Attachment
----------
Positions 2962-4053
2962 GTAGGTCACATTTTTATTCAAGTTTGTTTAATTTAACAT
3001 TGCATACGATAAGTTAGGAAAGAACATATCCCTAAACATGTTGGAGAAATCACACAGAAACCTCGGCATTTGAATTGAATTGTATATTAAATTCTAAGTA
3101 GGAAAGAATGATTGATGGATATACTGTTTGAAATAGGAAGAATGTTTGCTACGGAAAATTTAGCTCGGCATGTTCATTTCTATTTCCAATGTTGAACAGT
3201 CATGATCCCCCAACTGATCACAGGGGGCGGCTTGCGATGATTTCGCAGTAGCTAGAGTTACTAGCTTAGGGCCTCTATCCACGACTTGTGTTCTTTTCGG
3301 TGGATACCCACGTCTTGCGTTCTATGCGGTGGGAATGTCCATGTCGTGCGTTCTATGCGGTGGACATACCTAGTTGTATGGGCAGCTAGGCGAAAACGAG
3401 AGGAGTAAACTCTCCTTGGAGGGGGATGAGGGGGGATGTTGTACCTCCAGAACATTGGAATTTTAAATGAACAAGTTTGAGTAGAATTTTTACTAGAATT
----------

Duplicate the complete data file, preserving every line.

Positions 2962-4053
2962 GTAGGTCACATTTTTATTCAAGTTTGTTTAATTTAACAT
3001 TGCATACGATAAGTTAGGAAAGAACATATCCCTAAACATGTTGGAGAAATCACACAGAAACCTCGGCATTTGAATTGAATTGTATATTAAATTCTAAGTA
3101 GGAAAGAATGATTGATGGATATACTGTTTGAAATAGGAAGAATGTTTGCTACGGAAAATTTAGCTCGGCATGTTCATTTCTATTTCCAATGTTGAACAGT
3201 CATGATCCCCCAACTGATCACAGGGGGCGGCTTGCGATGATTTCGCAGTAGCTAGAGTTACTAGCTTAGGGCCTCTATCCACGACTTGTGTTCTTTTCGG
3301 TGGATACCCACGTCTTGCGTTCTATGCGGTGGGAATGTCCATGTCGTGCGTTCTATGCGGTGGACATACCTAGTTGTATGGGCAGCTAGGCGAAAACGAG
3401 AGGAGTAAACTCTCCTTGGAGGGGGATGAGGGGGGATGTTGTACCTCCAGAACATTGGAATTTTAAATGAACAAGTTTGAGTAGAATTTTTACTAGAATT